Recognition and response
Over time we become adept at distinguishing face types we see regularly and less good at deciphering faces of other ethnic groups
There is a foundation to the white European cliché that people from the Far East ‘all look the same’ – but Chinese people find it just as difficult to tell Caucasians apart.
This ‘perceptual narrowing’ starts early in life – at three months infants show no signs of discrimination, but by nine months they recognise faces only of their own ethnic group. So a face-recognition system may be built into the brain (hard-wired), but learning hones its function as we grow.
Anthea Sieveking/Wellcome Images
In adults, unfamiliar ‘other group’ faces lead to stronger ‘fear conditioning’ responses in the brain. What’s more, this appears to be an automated (subconscious) response.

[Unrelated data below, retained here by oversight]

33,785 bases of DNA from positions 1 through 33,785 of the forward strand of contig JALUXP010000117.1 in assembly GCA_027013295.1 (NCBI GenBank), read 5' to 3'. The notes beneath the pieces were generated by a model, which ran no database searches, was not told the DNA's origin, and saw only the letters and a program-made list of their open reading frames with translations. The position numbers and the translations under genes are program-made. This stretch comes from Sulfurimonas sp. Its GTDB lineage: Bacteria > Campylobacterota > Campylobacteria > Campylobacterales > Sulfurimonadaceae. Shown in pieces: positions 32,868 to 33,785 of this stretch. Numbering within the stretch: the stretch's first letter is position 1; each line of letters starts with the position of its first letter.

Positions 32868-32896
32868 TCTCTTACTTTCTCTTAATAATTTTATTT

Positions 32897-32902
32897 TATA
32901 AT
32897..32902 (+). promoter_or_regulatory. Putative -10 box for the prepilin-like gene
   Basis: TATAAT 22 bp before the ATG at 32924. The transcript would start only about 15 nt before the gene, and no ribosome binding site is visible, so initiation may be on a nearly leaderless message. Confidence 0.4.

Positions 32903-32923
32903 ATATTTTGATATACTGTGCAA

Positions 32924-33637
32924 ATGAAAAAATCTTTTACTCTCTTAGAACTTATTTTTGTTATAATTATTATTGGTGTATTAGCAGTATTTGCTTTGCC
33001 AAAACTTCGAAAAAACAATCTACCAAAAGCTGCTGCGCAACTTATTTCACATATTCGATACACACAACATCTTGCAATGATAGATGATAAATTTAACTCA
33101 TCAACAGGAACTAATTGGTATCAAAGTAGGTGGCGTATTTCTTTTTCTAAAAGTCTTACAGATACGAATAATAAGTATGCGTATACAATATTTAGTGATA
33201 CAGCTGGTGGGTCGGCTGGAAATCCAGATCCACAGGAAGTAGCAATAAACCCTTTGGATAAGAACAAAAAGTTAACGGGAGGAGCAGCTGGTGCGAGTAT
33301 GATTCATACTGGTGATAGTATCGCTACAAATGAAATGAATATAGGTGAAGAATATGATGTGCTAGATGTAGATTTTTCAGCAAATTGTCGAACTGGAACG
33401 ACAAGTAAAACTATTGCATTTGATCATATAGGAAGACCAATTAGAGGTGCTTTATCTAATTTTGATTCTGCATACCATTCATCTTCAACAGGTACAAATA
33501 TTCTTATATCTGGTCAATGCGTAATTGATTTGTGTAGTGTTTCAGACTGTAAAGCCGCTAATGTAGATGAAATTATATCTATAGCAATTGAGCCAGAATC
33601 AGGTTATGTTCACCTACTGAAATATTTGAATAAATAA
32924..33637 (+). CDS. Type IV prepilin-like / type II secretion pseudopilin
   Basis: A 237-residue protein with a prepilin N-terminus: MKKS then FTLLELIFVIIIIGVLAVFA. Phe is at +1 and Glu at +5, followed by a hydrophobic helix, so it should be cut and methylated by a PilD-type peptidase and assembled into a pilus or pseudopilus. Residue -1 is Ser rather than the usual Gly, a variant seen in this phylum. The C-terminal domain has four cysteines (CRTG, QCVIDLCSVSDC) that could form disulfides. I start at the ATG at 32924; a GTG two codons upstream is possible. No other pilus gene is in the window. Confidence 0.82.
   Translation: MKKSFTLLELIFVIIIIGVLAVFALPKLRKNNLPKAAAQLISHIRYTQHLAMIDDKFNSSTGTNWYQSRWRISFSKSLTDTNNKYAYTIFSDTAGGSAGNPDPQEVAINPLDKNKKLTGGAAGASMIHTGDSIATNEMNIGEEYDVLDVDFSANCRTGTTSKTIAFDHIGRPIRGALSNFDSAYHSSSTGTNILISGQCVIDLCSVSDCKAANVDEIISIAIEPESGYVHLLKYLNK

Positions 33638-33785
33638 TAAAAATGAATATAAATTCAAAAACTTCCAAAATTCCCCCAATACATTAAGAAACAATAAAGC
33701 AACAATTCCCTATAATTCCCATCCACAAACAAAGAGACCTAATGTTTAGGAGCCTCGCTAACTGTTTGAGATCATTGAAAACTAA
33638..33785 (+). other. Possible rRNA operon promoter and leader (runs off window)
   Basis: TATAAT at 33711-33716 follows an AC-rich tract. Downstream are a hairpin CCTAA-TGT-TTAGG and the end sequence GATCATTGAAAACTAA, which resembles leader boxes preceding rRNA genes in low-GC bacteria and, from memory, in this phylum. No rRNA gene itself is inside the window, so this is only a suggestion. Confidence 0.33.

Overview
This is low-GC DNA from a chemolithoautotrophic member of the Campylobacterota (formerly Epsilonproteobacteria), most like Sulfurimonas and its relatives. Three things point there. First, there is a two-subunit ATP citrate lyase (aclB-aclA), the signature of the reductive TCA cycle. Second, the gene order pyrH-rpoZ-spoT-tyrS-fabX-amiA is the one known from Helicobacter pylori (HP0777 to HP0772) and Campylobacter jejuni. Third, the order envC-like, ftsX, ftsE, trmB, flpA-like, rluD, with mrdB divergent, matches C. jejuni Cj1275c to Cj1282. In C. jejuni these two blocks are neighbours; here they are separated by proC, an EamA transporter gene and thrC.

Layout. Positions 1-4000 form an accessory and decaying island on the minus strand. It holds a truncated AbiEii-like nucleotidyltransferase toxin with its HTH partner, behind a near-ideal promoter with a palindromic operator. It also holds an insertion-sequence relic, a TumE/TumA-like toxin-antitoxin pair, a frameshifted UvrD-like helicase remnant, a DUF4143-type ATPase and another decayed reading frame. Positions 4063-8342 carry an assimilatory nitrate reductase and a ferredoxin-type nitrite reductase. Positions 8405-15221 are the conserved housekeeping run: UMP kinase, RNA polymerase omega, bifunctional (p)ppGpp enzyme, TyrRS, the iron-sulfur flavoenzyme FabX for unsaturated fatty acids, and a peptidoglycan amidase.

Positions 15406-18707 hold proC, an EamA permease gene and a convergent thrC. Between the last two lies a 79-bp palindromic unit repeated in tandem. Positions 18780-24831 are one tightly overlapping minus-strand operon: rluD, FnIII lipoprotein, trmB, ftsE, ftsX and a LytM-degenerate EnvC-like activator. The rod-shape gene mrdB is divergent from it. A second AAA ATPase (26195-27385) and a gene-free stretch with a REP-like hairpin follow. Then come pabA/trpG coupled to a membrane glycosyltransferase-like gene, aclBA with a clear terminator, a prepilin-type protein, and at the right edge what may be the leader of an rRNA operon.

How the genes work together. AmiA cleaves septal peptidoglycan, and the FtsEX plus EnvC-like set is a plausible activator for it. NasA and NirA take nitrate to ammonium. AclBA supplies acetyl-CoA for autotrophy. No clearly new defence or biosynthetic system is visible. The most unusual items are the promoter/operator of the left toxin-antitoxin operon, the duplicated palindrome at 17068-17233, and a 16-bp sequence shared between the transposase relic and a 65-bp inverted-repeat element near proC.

This may be an ancient defence mechanism – strangers are a potential source of danger. So is inter-ethnic mistrust an inevitable consequence of our brain’s survival instincts?
Behaviour is rarely cast in stone, and learning can influence these responses – experience of interracial dating, for example, lowered the fear-conditioning response. There are also plenty of examples from psychology that priming – what we have been exposed to in the past – exerts a big influence on our behaviour, even if we are not aware of it.
Understanding some of the factors that influence our behaviour can help us to overcome innate constraints or prejudices for socially desirable ends. And they can help us appreciate how, for example, racial stereotyping is so damaging.
- Guardian: Why do people of other races all look alike?
- Why some faces won’t be remembered (2011)
- The other-race effect develops during infancy (2007)
- National Geographic: Race affects how we learn to fear others, study says
- Life is one big priming experiment...
- Psychology Today: Social priming – of course it only kind of works